Iowa leaders need to keep pushing folks to get COVID-19 vaccine, Sen. Ernst says

Iowa News

Sen. Joni Ernst, R-Iowa, speaks during a confirmation hearing for Secretary of Defense nominee Lloyd Austin, a recently retired Army general, before the Senate Armed Services Committee on Capitol Hill, Tuesday, Jan. 19, 2021, in Washington. (Greg Nash/Pool via AP)

DES MOINES, Iowa (KCAU/WHO) – The good news on the COVID-19 vaccine front on Monday night is that about half of the adults in Iowa who should be vaccinated are vaccinated.

The bad news is that about another million people still need to get vaccinated, and they seem intent on turning it down.

According to the Iowa Department of Public Health, more than 1.1 million Iowans who are 18 and older are fully immunized.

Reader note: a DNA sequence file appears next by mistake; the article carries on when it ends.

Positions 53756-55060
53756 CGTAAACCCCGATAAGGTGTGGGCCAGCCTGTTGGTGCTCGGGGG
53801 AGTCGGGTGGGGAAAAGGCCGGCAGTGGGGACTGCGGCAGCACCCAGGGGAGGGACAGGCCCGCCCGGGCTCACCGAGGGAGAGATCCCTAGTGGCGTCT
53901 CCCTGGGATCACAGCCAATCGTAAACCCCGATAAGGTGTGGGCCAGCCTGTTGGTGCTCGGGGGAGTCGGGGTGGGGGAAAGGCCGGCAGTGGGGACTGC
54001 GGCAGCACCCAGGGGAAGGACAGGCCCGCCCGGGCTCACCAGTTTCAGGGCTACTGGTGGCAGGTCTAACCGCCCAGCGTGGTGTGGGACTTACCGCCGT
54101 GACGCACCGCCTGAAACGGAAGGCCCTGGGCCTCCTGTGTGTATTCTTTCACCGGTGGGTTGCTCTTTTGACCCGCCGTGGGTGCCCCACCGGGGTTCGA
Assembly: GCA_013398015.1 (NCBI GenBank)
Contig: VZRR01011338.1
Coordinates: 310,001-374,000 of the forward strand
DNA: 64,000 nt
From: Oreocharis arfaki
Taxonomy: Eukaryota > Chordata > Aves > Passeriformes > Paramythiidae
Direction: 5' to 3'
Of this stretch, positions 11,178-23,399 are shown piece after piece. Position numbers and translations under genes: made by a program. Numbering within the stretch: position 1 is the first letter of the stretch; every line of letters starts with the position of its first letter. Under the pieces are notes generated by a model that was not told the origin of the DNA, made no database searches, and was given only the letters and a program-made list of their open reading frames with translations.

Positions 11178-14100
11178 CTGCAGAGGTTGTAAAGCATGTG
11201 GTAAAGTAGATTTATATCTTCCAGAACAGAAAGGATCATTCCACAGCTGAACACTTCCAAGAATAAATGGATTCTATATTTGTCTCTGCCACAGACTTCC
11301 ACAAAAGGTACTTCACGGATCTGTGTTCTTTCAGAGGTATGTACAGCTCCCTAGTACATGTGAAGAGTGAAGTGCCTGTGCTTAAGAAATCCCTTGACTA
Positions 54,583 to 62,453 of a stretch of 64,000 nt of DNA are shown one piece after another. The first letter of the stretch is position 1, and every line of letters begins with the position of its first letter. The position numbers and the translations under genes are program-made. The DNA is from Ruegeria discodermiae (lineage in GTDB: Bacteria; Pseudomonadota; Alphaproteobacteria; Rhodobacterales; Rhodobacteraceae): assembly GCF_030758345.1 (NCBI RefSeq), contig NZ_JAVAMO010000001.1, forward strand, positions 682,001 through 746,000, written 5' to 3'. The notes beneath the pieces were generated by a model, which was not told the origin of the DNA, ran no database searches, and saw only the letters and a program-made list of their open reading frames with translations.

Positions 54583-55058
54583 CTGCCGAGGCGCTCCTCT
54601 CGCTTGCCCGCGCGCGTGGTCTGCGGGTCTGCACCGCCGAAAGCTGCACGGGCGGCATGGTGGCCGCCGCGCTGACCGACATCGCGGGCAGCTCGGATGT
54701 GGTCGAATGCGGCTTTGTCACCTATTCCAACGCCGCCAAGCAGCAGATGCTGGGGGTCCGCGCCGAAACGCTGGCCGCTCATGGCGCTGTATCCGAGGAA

But the demand has slowed down to a grinding halt to the point where 88 of the 99 county health departments in the state didn’t want their full allotment of vaccine for next week.

Health officials said they’re still trying to give out their existing supplies.

On Monday, Iowa Senator Joni Ernst said that leaders need to keep pushing people who are hesitant to go ahead and get the COVID-19 vaccine shot.

“[We] certainly need Republican men out there showing leadership and getting vaccinated. I would never make this mandatory for the civilian population. That is a decision that they have to make. I look at it this way: I’m not doing it to protect myself. I’m certainly doing it to protect the people that I love,” said Senator Ernst (R-IA).

The three counties in Iowa with the smallest vaccination rates are Decatur, Davis, and Mahaska counties, where about one in three adults are fully vaccinated.

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